Regulation of adenylyl cyclase from Paramecium by an intrinsic potassium conductance

See allHide authors and affiliations

Science  31 Jan 1992:
Vol. 255, Issue 5044, pp. 600-603
DOI: 10.1126/science.1371017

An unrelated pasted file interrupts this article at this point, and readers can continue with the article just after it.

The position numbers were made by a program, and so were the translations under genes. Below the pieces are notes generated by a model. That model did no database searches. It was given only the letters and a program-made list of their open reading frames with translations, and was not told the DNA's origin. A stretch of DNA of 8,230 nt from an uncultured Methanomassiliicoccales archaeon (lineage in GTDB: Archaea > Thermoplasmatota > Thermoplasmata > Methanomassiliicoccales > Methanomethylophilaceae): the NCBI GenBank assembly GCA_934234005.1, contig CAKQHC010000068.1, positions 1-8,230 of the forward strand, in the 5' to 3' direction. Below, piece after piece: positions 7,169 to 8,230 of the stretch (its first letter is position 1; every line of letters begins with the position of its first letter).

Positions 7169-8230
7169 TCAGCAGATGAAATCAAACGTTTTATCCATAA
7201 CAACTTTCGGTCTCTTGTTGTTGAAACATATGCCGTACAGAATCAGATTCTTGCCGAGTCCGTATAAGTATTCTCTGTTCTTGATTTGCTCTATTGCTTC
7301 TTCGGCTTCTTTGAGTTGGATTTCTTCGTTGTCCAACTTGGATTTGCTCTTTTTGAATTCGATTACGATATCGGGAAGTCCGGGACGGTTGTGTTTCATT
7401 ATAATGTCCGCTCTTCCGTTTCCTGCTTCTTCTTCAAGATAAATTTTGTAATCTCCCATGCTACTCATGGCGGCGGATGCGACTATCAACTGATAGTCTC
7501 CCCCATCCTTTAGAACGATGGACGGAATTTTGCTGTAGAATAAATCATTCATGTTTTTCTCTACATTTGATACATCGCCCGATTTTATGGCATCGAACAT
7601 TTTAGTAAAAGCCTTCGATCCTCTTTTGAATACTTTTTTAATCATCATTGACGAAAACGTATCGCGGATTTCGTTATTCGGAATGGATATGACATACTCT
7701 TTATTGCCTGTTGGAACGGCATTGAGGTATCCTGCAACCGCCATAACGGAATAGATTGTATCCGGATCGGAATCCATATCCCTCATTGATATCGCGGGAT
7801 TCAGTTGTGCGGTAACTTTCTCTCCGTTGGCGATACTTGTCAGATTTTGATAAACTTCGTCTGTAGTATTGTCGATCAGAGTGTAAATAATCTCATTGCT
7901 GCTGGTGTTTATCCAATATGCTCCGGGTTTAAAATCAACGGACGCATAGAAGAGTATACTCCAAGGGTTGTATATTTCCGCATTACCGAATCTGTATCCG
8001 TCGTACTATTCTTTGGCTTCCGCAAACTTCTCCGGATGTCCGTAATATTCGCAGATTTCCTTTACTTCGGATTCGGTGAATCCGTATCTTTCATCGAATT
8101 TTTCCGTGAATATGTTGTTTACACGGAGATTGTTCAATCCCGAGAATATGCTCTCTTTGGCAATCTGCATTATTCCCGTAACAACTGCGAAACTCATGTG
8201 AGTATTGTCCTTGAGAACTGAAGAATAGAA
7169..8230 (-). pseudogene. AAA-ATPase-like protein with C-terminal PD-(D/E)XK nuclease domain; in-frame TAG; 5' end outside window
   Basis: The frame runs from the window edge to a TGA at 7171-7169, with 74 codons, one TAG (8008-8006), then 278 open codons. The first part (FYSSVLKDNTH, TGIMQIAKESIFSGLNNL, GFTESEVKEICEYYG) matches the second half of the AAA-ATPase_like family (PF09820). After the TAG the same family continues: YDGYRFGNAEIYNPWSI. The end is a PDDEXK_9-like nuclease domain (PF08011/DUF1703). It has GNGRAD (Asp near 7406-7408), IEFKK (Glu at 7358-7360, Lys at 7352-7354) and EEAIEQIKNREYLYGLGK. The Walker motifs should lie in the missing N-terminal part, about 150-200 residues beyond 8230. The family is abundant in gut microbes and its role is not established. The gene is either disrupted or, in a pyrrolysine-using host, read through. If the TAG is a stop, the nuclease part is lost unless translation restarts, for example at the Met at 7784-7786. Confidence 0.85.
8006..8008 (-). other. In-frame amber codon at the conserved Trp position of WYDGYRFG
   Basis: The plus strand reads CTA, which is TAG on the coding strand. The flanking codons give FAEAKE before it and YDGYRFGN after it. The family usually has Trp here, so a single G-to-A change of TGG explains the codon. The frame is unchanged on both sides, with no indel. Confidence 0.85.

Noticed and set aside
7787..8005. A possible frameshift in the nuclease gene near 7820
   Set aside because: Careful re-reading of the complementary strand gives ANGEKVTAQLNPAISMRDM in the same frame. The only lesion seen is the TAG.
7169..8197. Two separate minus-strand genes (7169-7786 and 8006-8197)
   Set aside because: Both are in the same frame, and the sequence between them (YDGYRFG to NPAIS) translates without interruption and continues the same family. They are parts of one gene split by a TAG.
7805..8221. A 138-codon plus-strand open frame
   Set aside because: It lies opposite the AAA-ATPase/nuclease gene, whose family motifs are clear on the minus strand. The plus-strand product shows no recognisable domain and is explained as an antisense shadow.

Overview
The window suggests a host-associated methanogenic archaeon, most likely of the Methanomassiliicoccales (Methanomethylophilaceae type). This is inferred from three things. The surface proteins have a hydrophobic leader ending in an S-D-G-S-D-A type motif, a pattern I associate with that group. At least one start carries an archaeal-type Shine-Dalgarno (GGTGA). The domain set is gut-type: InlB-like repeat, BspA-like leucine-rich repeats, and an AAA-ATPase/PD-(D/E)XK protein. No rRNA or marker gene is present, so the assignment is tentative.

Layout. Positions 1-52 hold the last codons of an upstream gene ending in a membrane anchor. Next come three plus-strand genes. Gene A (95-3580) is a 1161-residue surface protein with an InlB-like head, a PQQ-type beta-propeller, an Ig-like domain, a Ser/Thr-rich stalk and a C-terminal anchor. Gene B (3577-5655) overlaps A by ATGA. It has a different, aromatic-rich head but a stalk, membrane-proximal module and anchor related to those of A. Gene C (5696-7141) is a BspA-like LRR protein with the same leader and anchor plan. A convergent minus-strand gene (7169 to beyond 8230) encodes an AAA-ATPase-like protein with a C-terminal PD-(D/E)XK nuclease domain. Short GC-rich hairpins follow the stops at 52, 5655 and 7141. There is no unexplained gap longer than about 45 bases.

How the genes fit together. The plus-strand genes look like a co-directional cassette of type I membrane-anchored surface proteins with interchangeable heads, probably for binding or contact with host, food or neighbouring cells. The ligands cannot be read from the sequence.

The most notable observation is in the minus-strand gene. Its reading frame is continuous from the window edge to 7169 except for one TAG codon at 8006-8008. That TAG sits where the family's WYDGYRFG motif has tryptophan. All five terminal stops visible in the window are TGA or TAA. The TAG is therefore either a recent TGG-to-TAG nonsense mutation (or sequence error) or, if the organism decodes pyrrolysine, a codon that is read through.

Hyperpolarization of the cell membrane of Paramecium stimulates adenosine 3',5'-monophosphate (cAMP) formation. Manipulations of the K+ resting conductance of the ciliate by adaptation in different buffers affected excitability of the cAMP generating system. Blockade of K+ channels inhibited hyperpolarization-stimulated cAMP formation. A mutant of Paramecium that is unable to control its K+ resting conductance had a defect in cAMP formation. Purified adenylyl cyclase, when incorporated into an artificial lipid bilayer membrane, revealed properties of a voltage-independent K+ channel. This indicates that the adenylyl cyclase of Paramecium has a secondary function as carrier of the K+ resting conductance. A hyperpolarization-activated K+ efflux appears to directly regulate adenylyl cyclase activity in vivo.